Summer may be winding down, but there’s still time left for summer reading! Colleges and universities across the country have instituted Common Reading Programs, where all students – or at least all freshmen – will read a title selected for the program and discuss that title with their peers and instructors in the fall. These discussions will often be integrated into the student orientation, either in classes or in special events dedicated to the program. Both the reading assignments and the events scheduled around them give freshmen students something to make those first few weeks easier: a natural conversation starter.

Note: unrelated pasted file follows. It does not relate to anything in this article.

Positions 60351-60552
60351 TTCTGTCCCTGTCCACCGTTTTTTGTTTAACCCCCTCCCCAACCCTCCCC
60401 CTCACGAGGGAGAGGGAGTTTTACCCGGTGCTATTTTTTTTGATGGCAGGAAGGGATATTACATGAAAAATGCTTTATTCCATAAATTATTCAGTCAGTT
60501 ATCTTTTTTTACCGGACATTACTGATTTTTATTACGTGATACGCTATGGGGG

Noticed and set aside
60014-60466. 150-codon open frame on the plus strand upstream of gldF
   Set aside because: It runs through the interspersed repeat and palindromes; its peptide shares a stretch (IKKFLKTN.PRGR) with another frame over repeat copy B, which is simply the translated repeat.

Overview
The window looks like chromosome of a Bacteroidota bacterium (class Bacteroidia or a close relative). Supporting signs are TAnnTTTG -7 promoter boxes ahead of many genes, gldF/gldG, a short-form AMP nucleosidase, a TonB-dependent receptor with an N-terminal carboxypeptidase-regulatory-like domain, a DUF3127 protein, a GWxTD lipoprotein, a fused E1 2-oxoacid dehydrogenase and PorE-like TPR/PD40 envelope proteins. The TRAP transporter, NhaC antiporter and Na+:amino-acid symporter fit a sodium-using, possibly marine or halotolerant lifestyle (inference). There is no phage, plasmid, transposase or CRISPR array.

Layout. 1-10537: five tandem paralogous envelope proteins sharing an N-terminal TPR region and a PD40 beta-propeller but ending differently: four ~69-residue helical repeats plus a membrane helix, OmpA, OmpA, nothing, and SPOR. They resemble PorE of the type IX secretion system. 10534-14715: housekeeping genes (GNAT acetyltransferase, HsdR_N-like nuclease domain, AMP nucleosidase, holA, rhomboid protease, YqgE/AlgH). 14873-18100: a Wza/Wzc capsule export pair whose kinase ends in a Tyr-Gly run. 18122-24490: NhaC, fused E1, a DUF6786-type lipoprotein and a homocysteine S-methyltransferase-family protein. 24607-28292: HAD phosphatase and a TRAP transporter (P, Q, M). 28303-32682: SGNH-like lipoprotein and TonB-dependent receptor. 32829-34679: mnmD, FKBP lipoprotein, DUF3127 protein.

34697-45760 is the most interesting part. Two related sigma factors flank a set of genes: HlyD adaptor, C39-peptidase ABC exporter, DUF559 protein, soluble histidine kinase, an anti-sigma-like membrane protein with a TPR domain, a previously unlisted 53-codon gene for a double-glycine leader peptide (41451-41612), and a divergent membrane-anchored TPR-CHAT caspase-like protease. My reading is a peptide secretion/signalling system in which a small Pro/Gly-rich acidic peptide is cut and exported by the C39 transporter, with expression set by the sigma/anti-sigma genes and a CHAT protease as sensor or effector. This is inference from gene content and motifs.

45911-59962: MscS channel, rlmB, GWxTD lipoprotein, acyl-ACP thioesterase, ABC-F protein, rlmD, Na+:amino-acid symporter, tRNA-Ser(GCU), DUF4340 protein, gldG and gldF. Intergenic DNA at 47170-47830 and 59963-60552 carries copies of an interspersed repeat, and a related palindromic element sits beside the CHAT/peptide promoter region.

Regardless of where they’re from, what they’re studying, or what extracurricular groups they may join, students will have the opportunity to share their thoughts on the same book. If students are reluctant to start those conversations on their own, many schools provide opportunities at orientation events. About 40 percent of college orientations this year will include discussions of a common reading assignment, according to the National Resources Center for the First-Year Experience and Students in Transition at the University of South Carolina and as reported by the New York Times. Presentations from the authors make a popular choice – in fact, the National Association of Scholars found that 51 percent of authors whose works were selected for common reading in 2016 appeared on campus at some point. Other common reading events will revolve around the theme of the selected work. For example, students who read Frankenstein at Gustavus Adolphus College this summer will participate in a “campuswide exploration of the ethical questions brought up by bioengineering like genome editing, genetic testing and cloning” (Goldstein, New York Times). The themes of the works often will play a role in their selection – in this case, Frankenstein gives students a chance to investigate the role of technology in modern life.